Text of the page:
Wonder Woman Makes it to the Big Time

Wonder Woman isn’t just for comic books anymore. And no matter what the UN says about it, this female superhero is making it to the big screen where she will be the ambassador for empowerment of women everywhere.

Sure, the United Nations can name cartoon characters as honorary ambassadors, but bringing a bustier-wearing woman to the stage sends the wrong message.

The U.N. recanted, bowing to protesters, but this won’t stop Wonder Woman from stepping from print to silver screen. She has been a suffragist, a sex symbol and a soldier since she first appeared in 1941, conceived by William Moulton Marston. Now, she’s going to be a movie star.

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Gal Gadot played Wonder Woman in Batman v. Superman and will carry off the role in her own film in June 2017. Godot is both a model and a soldier, 2004 Miss Israel who served in the Israel Defense Forces, as all Israeli’s are compelled to do.

Why can’t a woman be smart, strong and sexy? And if she isn’t covering up her physical assets, is that begging for objectification?

Plenty of male superheroes are flaunting their physical assets without anyone screaming about demeaning men. Why is there a different standard for our gal, Wonder Woman?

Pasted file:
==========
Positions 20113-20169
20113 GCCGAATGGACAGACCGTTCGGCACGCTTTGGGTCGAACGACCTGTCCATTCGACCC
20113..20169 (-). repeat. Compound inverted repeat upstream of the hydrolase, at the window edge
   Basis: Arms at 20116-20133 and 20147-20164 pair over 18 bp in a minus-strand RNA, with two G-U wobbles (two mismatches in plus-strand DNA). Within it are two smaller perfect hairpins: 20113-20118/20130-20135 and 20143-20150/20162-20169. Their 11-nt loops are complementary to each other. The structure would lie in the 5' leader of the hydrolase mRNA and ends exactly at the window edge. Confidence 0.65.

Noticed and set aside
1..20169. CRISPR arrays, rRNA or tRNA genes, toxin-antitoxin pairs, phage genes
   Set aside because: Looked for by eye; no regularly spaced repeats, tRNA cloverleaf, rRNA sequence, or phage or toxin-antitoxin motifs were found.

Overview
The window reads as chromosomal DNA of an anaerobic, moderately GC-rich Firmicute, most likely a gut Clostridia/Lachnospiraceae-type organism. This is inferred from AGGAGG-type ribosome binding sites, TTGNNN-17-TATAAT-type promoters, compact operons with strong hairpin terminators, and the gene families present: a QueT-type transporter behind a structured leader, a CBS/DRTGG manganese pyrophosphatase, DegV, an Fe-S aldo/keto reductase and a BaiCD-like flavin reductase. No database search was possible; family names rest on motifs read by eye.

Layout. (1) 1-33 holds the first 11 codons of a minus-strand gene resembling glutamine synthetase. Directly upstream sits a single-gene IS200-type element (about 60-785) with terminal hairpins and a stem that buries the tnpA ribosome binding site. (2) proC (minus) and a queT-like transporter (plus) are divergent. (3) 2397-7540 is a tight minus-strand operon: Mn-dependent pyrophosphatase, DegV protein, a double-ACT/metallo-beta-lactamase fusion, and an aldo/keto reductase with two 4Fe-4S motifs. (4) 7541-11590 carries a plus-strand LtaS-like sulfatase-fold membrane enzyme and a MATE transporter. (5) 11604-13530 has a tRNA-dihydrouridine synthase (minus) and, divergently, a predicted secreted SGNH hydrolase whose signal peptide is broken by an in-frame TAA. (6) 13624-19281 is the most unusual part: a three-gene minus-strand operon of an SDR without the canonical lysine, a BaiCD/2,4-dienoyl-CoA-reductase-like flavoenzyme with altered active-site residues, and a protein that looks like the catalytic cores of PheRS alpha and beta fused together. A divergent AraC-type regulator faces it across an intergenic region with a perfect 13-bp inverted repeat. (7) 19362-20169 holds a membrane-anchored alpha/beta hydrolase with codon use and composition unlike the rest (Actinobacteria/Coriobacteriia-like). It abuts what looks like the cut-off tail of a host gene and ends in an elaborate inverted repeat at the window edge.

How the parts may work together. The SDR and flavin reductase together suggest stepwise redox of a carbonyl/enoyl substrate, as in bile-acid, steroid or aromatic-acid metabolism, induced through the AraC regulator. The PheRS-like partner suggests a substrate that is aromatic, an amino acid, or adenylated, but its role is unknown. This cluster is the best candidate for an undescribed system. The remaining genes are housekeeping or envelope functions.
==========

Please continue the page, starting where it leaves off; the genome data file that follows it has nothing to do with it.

She was created as a hero to represent America’s position in World War Two: a patriot who wanted to protect the innocent. The original Wonder Woman had defensive weapons—bracelets that deflected bullets and the Lasso of Truth.

Isn’t that the kind of superhero we all should want? Not one who’s out to wreak havoc but is bent on keeping people safe.

Now Wonder Woman will get to tell her story to the world. The film won’t follow the comic book canon of the Amazonian princess.

Instead, the story takes place during World War I. When Steve inadvertently leads men to the Amazon’s island paradise, the women warriors face down guns with arrows.

They keep Wonder Woman true to her creator’s vision by making her more interested in peace than conflict. But, as history has proved time and again, sometimes the reality of peace comes at the high cost of war.

This writer is enthusiastic about seeing a female superhero take the tile role in a comic-book-inspired movie.

Sure, we can argue about clothing choices, but as Gadot was quick to point out in interviews, at least the outfit doesn’t hinder her movements. And it doesn’t expect her to run and fight wearing four-inch heels.

Isn’t it time we looked beyond the costume? What’s in the heart of a character? Is she wearing these clothes to distract her foes?

It’s more likely she pulled them on and forgot about them. That’s what I do. I’m not walking through my day thinking about how I look.

Real women have more important things on their minds.

And if this movie trailer is any indication, Wonder Woman doesn’t have any spare moments for thinking about how her body armor makes her appear too sexy to fight.

Do you think the costume makes (or breaks) the credibility of a superhero? Are you excited for Wonder Woman’s debut in her own motion picture?

6 thoughts on “Wonder Woman Makes it to the Big Time